Presentation - Mid-Atlantic Fishery Management Council

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16 Νοε 2013 (πριν από 3 χρόνια και 7 μήνες)

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Mid
-
Atlantic Offshore Wind Power and
Fisheries

Prof. Jeremy Firestone

Alison Bates

University of Delaware

College of Earth, Ocean & Environment

August
13, 2013


STATE OF THE

WORLD OFFSHORE WIND
INDUSTRY

Figures and Tables Source: EWEA

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Substructures Cumulative

6

www.theengineer.co.uk


European Substructures 2012

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New Generation Turbines


Siemens 6MW, 154m rotor



Alstom, 6MW, 150m rotor



Areva
, 5MW, 135m rotor



Repower, 5MW, 128m rotor




Vestas
, 7MW, 164m rotor
(planned
)



Mitsuhishi
, 7MW, 165m rotor
(planned)


8

Spacing


Moving toward 8x8 rotor diameters



Moving toward 1.2 km to 1.3km between wind turbines




(0.65
-

0.7 nautical miles)

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www.vestas.com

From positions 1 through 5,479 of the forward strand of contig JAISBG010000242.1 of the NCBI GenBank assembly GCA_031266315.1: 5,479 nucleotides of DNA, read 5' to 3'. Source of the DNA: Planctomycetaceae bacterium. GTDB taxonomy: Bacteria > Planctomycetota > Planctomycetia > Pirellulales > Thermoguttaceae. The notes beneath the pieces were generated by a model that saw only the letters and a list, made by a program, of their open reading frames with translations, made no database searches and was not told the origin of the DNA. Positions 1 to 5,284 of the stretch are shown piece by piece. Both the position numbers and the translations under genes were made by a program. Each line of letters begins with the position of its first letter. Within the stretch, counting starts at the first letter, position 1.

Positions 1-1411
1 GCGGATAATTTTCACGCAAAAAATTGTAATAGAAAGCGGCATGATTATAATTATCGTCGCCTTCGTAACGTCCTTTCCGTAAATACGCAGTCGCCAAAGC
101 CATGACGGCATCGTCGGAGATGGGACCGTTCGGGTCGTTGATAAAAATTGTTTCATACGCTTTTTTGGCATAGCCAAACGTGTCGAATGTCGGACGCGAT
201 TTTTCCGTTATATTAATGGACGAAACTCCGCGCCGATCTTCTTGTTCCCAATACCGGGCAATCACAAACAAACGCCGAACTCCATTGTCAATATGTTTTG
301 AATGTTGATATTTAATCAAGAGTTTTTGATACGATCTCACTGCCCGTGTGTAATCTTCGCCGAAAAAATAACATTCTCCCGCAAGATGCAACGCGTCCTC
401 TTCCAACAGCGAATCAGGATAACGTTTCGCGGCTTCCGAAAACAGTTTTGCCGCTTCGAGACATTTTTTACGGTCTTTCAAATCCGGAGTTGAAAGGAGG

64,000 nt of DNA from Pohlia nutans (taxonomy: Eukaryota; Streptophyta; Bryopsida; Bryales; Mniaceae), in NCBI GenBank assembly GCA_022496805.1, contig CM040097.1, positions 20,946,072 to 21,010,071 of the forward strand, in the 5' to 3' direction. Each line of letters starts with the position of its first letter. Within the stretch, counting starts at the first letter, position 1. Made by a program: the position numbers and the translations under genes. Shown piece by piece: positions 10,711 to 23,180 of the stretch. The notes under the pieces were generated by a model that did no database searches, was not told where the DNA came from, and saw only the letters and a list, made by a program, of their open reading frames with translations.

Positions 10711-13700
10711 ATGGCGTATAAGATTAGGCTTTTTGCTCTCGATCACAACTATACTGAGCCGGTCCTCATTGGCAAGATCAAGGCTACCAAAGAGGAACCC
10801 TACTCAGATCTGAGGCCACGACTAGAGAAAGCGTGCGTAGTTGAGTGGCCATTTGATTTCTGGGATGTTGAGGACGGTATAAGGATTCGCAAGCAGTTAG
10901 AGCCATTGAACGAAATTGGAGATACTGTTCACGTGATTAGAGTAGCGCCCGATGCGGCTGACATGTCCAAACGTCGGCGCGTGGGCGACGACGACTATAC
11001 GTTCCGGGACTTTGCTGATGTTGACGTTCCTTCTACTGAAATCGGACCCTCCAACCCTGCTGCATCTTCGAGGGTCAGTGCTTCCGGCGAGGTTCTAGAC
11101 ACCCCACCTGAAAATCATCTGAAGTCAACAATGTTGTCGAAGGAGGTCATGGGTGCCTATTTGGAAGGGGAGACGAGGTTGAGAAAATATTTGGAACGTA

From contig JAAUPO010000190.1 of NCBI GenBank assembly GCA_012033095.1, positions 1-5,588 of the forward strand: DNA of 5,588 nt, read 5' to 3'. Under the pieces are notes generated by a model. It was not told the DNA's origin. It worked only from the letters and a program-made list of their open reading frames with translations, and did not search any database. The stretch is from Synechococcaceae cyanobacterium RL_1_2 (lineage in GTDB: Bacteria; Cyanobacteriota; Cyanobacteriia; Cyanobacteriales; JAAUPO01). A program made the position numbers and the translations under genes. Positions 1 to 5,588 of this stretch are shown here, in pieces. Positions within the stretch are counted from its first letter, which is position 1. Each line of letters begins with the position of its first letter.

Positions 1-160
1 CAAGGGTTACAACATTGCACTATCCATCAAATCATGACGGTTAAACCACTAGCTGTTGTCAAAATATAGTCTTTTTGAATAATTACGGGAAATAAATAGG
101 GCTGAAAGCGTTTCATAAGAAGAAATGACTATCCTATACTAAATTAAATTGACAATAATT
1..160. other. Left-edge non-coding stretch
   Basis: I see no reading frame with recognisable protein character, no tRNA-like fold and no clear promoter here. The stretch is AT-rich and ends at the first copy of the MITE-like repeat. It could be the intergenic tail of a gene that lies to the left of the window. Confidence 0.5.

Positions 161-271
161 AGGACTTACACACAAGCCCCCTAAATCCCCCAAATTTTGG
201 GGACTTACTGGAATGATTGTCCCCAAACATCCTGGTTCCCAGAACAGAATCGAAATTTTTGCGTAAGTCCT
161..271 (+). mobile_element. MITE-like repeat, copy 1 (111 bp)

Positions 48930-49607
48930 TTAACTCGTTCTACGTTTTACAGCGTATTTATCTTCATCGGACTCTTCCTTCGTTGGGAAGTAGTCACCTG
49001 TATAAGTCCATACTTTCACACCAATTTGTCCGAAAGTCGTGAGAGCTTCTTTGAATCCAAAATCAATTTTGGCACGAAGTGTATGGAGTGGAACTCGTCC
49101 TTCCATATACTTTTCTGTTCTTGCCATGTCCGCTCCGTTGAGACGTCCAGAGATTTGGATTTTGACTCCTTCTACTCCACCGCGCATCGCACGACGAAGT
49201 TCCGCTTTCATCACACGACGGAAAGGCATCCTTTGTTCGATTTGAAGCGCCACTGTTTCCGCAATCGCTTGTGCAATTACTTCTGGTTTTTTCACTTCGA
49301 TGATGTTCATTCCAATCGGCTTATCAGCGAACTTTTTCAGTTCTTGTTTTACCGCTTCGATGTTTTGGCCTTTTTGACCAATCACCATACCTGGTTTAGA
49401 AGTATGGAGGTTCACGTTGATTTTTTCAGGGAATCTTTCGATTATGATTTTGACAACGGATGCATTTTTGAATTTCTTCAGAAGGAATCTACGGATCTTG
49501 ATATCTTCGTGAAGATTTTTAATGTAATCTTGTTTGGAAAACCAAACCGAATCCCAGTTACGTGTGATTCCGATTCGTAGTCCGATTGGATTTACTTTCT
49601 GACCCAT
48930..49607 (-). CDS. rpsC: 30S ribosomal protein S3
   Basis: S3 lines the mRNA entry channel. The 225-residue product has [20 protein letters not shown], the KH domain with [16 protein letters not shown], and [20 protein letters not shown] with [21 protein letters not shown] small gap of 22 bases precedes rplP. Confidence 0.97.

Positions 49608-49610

Example offshore system layout from:

Søren

Juel

Petersen,
Rambøll

Wind Energy (talk at UD, 2 Oct 06)

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Nysted

Offshore Wind Farm, Denmark


Nov. 2006

OFFSHORE WIND IN THE
UNITED STATES


PLANNING FOR
CONFLICTS AND
COMPATIBILITIES

12



330,000
MW



Average
current
use:
73,000
MW


Kempton
, et al 2007


The largest
shallow offshore
resource
in US

is
in the

Mid
-
Atlantic

13

Mid
-
Atlantic
Offshore
Wind Projects


New York (NYPA/LIPA/Con
-
ed
)


up to 700 MW100 turbines, preliminary stage



New Jersey


1100 MW “Planned”


NJ BPU denies approval of Fishermen’s Energy Demonstration
Project



Delaware (
Bluewater
, 230 MW
)


Has federal lease, but long
-
term power purchase contracts
abandoned.



Maryland


Minimum 200MW planned per state legislation




Virginia


Lease sale on September 4, 2013


Research leases



North Carolina


15

Offshore Wind
Planning Areas


Department of Energy
Goals


10GW by
2020


54GW
by 2030



Department of the
Interior early planning
for wind development



Wind Energy Areas in
the Mid
-
Atlantic





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Marine Spatial Planning


More extensively used in Europe to assist in
planning for offshore wind projects and other
existing ocean uses



National Ocean Policy signed in 2010